Antidepressant prescribing in England rose after the UK voted to quit the European Union, in stark contrast to widespread decreases in the prescribing of other medicines, a study suggests.
The researchers from King’s College London (KCL) said more should be done to bolster mental health services in the wake of major national events, such as elections and financial crises.
When they looked at this effect in the wake of the June 2016 referendum, they found that antidepressant use continued to rise in the wake of the result, but at a slower rate. However, prescribing for other types of drugs, which had also been increasing every year, suddenly began to drop, although the reasons why are not clear.
“The study is open to interpretation,” said Dr Sotiris Vandoros, the study’s lead author. “On one hand the increases in antidepressant prescribing year on year are slowing down [in 2016]. But if you look at the control group medications, which were also increasing year on year, in 2016 they started decreasing.”
While he said this study cannot give a reason for the trend, they couldn’t find evidence of any change in prescription guidelines that could explain the effect and suggest it is due to increased uncertainty.
“There was a lot going on in the news with Brexit, a lot of uncertainty, a lot of debate. So it could have been people were too distracted to fill prescriptions which drove decreases in the other classes,” Dr Vandoros added.
“While the same effect would hold for antidepressants as well, it could have been outweighed by increasing numbers seeking support for mental health. But we can’t be sure.”
Other experts, not involved with the study said the findings should be treated with “great caution” though they added the call to increase funding for mental health should be taken seriously.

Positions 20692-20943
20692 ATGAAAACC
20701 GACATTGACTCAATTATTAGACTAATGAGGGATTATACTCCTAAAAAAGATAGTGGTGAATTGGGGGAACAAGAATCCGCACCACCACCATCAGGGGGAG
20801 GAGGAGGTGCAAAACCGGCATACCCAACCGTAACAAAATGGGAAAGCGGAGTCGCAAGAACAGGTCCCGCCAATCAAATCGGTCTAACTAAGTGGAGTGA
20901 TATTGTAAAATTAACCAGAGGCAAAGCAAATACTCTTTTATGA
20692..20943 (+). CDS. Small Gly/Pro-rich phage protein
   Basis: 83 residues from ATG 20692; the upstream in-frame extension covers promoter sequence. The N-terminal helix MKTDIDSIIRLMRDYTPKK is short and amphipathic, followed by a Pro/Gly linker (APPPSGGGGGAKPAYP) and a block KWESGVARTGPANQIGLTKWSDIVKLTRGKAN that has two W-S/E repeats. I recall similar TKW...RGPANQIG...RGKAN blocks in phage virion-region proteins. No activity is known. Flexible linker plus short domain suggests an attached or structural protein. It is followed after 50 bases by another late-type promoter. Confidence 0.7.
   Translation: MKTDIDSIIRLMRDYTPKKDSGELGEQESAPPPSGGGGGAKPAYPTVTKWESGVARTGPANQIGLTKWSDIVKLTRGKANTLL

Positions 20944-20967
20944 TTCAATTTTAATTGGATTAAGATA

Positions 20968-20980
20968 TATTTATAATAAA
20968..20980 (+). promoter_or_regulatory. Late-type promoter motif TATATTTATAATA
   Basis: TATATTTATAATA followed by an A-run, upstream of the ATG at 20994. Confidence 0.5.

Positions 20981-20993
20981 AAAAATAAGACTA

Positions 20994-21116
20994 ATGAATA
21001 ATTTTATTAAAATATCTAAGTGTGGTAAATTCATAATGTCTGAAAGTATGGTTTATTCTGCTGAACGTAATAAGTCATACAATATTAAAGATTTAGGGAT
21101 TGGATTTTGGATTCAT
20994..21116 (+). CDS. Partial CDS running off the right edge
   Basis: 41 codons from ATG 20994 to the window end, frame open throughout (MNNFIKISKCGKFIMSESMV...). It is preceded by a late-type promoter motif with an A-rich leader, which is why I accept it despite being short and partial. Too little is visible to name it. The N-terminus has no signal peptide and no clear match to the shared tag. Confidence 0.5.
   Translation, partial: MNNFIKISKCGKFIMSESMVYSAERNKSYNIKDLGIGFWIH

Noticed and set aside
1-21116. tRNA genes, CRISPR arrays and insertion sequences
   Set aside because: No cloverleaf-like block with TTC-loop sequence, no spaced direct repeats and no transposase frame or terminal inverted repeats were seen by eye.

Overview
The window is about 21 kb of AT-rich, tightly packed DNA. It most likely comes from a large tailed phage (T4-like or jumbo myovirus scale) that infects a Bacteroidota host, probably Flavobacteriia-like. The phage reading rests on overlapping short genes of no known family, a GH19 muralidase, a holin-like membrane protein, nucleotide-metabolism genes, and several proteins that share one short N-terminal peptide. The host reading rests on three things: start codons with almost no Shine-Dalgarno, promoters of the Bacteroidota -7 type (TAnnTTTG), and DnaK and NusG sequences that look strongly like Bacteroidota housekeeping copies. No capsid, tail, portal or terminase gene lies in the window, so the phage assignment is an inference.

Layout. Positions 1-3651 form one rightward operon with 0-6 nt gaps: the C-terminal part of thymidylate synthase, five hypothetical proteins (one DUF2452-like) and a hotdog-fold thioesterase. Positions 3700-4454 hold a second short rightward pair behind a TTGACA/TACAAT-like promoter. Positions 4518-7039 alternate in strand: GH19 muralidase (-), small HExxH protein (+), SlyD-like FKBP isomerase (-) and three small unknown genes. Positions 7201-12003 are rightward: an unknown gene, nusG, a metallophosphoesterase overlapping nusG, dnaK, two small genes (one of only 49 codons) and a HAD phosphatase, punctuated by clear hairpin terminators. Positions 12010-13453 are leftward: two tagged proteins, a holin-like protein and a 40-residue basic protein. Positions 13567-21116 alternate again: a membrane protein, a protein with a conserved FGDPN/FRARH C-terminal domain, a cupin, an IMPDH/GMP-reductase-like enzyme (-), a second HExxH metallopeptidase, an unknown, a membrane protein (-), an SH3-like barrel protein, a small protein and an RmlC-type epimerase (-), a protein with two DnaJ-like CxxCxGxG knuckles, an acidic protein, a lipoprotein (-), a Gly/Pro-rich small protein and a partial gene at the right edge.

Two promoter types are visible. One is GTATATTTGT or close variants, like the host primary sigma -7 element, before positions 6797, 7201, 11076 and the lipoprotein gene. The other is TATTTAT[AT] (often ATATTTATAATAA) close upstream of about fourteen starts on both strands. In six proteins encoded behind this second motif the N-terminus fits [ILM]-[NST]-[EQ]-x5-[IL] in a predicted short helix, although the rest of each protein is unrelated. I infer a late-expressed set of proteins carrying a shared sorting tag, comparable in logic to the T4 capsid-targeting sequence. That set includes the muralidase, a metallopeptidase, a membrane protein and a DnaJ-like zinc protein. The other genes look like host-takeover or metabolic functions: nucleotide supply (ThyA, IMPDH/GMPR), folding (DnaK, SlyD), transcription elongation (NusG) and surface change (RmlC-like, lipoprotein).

Using GP practice prescribing data, Dr Vandoros and his fellow authors from KCL and Harvard University in the US compiled the number of doses per capita every month in each of the 326 voting areas in England between 2011-2016.
They compared antidepressant prescriptions to prescriptions for iron and anti-gout drugs – chosen because they were “unlikely to be associated with uncertainty and depression”.
The results, published in the Journal of Epidemiology and Community Health, found antidepressant prescribing continued to increase after the referendum but at a slower pace than noticed in previous years.
But compared to prescriptions of the other drugs studied, there was a relative increase of 13.4 per cent in antidepressants.
While this growth could be attributed to increased uncertainty for some “but it does not rule out a possible improvement in mood for others”.
“There are alternative possible explanations, and we cannot be sure that this relative increase in antidepressants is due to the referendum result,” the study notes.
Meanwhile, effects were not different between areas which largely voted to leave or remain in the EU.
Allan Young, professor of mood disorders at the Institute of Psychiatry Psychology & Neuroscience, King’s College London, said: “Whilst these findings are interesting and eye catching they should be treated with great caution.”
Antidepressants are also used to treat anxiety disorders and he said it was ”credible” that people were “more anxious because of recent uncertainty in society”.
“[However], antidepressant prescriptions have risen in England consistently over recent years and these data may simply reflect that rather than one single event.”
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